According to the assertions of Smith, the growth process of any economy is cumulative, with the reinvestment of profits in the production process being one of the most natural behaviors of the economic agents. The continuous progress of agricultural sector leads to the development of the manufacturing industries and commerce in the economy. The prosperity of these sectors leads to higher capital accumulations, population increase and rise in the profits in the economy (Waterman 2012).

However, this leads to immense competition for more profit accumulation among the businessmen and over time, owing to the scarcity of the natural resources as well as the increased competition, the growth of the economy starts stagnating. The profits also start falling after a certain point of time, owing to the high competition and scarcity of natural resources, which in turn decreases the level of investments in the economy (Brown 2013). The stagnation of capital accumulation and decline of profits also makes the population stationary. The wages come down to a subsistence level and there no longer occurs any change in the per capita income or production in the country. This state of stagnation of the growth of all the growth variables in the economy leads to the creation of a state of stability in the economy, which Adam Smith refers to as the stationary state in the economy. 


However, the propositions of  Adam Smith, regarding the stationary state as an end state of the capitalist economy, has been criticized in the aspect that he defines stationary state as a steady situation with uniform and regular development. However this assumption is unrealistic as development in the real scenario cannot occur uniformly always (O'donnell 2016).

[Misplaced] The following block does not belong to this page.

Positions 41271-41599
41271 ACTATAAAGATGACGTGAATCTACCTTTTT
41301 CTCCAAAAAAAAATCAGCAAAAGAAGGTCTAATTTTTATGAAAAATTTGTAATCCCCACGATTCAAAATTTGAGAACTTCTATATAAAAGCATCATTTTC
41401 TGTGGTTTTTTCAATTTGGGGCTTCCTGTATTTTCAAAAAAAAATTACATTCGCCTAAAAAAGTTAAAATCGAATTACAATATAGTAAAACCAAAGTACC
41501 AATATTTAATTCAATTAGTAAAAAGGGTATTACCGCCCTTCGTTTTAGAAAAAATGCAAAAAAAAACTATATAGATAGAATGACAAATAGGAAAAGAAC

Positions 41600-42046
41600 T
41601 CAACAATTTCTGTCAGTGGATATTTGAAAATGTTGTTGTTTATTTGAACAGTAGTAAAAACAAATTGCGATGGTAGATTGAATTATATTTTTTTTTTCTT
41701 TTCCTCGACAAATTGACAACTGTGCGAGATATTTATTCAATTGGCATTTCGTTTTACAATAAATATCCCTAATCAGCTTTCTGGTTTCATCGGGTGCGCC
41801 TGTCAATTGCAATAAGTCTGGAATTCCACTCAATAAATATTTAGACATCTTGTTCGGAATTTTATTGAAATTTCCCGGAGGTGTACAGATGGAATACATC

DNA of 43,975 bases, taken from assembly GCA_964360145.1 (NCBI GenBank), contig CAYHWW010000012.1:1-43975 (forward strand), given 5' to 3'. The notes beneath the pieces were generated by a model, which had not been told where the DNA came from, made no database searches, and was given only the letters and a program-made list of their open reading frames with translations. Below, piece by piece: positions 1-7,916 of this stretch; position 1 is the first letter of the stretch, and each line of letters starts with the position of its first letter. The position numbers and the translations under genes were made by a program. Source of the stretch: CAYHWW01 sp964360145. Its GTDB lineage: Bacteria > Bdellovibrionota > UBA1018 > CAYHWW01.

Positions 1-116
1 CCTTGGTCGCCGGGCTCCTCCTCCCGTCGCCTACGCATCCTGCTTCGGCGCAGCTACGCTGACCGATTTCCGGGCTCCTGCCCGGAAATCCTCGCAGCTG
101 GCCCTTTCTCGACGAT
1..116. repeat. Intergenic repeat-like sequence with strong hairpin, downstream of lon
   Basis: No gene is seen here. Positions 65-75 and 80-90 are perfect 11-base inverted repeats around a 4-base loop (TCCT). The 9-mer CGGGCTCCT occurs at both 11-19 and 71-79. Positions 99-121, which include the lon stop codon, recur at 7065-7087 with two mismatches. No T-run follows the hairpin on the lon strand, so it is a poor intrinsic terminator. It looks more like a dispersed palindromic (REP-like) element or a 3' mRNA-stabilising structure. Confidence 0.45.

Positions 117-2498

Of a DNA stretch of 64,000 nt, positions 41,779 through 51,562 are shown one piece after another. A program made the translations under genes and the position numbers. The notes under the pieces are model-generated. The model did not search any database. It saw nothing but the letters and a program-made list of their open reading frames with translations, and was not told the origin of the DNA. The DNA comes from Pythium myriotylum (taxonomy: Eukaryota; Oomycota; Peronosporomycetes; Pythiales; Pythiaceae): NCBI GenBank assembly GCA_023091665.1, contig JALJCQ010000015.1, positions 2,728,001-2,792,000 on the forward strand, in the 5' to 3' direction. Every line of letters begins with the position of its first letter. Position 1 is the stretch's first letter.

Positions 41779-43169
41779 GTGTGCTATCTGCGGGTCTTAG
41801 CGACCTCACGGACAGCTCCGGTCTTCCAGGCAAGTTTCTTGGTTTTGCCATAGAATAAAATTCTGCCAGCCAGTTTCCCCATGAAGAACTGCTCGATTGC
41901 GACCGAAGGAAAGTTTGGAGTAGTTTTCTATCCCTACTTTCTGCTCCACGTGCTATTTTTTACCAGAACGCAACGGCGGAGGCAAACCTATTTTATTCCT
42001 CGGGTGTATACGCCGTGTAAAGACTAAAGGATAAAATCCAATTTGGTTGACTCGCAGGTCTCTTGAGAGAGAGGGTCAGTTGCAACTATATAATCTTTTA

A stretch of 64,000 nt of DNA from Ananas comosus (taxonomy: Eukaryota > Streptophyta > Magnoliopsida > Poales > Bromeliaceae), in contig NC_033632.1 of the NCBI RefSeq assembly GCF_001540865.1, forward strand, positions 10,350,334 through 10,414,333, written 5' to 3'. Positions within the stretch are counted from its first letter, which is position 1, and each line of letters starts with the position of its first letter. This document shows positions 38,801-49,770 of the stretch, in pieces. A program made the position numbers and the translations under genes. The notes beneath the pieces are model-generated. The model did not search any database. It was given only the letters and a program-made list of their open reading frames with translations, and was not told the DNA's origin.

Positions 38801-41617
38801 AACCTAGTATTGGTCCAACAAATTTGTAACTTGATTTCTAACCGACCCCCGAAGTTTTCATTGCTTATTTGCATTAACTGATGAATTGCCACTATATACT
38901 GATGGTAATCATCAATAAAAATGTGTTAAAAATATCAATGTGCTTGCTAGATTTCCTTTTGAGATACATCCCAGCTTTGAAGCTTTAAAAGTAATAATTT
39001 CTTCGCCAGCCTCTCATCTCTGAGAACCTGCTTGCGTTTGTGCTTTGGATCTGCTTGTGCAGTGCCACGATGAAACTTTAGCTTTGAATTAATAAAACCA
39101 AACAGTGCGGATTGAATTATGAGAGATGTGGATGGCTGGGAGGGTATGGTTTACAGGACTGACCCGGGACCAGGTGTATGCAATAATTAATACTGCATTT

David Ricardo's View

Like Smith, David Ricardo also defines stationary state, but from a different perspective. According to his theory, there remains a natural tendency of the profit of an economy, over its course of growth, which leads the economy to the stationary state. According to him, with the increase in capital accumulation and profit, the production as well as the wages of an economy increases. This in turn increases population, which leads to a rise in the aggregate demand in the economy. This demand increase tends to the cultivation of comparatively inferior land resources too and the rents on the superior ones are subjected to increase, thereby reducing the wages of the labors as well as the profits of the capitalists (Ekelund Jr and Hébert 2013). This in turn reduces the profit and the wages also fall to the subsistence level and the same continues till the marginal output from the land covers only the subsistence wage of the labor, thereby making the profit level equal to zero. This initiates the stationary state in the economy, where the accumulation of capital stops, along with the stagnation of population and wages, which clubbed with excessive high rent, leads to an overall stagnation of the economy.

The views of both Smith and Ricardo talk about stationary state and the concept of primarily increasing and then declining rates of profits in the economy which leads to stagnation in the economic growth variables. In this context, the theory of falling profit in the growth path of an economy has also proposed by Karl Marx. Marx also proposed that with time and progress of an economy, the profit increases till a certain point of time, after which it declines. However the decline in the profit is explained by Marx from a perspective different from that of Smith or (Ricardo Lin and Rosenblatt 2012).

Unlike the assertions of Adam Smith or Ricardo, Marx does not attribute the long term falling rate of profit with time, to the wage increasing competition (Smith) or to the diminishing marginal productivity of the scarce land resources. According to the “Falling Profit” theory of Karl Marx, the profit of the economy declines with time and the same can be attributed to what is known to be the increase in the “organic composition of the capital”.